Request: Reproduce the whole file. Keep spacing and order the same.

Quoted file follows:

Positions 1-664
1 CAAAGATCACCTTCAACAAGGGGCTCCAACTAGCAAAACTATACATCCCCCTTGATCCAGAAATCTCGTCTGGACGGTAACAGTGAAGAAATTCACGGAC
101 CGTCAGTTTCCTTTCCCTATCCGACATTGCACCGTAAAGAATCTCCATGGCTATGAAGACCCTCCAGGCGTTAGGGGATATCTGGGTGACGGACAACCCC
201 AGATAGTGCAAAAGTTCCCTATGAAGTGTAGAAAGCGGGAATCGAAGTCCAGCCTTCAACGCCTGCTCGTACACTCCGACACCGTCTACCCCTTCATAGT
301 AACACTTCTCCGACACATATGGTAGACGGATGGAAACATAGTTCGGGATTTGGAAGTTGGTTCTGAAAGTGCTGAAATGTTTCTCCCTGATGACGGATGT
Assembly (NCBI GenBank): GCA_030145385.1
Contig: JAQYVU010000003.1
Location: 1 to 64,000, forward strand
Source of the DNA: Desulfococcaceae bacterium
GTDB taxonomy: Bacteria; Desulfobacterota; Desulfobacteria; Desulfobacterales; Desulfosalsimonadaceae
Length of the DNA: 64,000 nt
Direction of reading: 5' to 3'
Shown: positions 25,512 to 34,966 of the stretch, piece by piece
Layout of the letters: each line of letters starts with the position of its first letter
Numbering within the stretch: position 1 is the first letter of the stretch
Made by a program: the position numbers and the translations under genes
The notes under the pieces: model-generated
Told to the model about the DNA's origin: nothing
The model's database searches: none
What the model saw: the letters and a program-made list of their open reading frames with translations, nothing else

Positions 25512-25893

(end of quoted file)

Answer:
Positions 1-664
1 CAAAGATCACCTTCAACAAGGGGCTCCAACTAGCAAAACTATACATCCCCCTTGATCCAGAAATCTCGTCTGGACGGTAACAGTGAAGAAATTCACGGAC
101 CGTCAGTTTCCTTTCCCTATCCGACATTGCACCGTAAAGAATCTCCATGGCTATGAAGACCCTCCAGGCGTTAGGGGATATCTGGGTGACGGACAACCCC
201 AGATAGTGCAAAAGTTCCCTATGAAGTGTAGAAAGCGGGAATCGAAGTCCAGCCTTCAACGCCTGCTCGTACACTCCGACACCGTCTACCCCTTCATAGT
301 AACACTTCTCCGACACATATGGTAGACGGATGGAAACATAGTTCGGGATTTGGAAGTTGGTTCTGAAAGTGCTGAAATGTTTCTCCCTGATGACGGATGT
Assembly (NCBI GenBank): GCA_030145385.1
Contig: JAQYVU010000003.1
Location: 1 to 64,000, forward strand
Source of the DNA: Desulfococcaceae bacterium
GTDB taxonomy: Bacteria; Desulfobacterota; Desulfobacteria; Desulfobacterales; Desulfosalsimonadaceae
Length of the DNA: 64,000 nt
Direction of reading: 5' to 3'
Shown: positions 25,512 to 34,966 of the stretch, piece by piece
Layout of the letters: each line of letters starts with the position of its first letter
Numbering within the stretch: position 1 is the first letter of the stretch
Made by a program: the position numbers and the translations under genes
The notes under the pieces: model-generated
Told to the model about the DNA's origin: nothing
The model's database searches: none
What the model saw: the letters and a program-made list of their open reading frames with translations, nothing else

Positions 25512-25893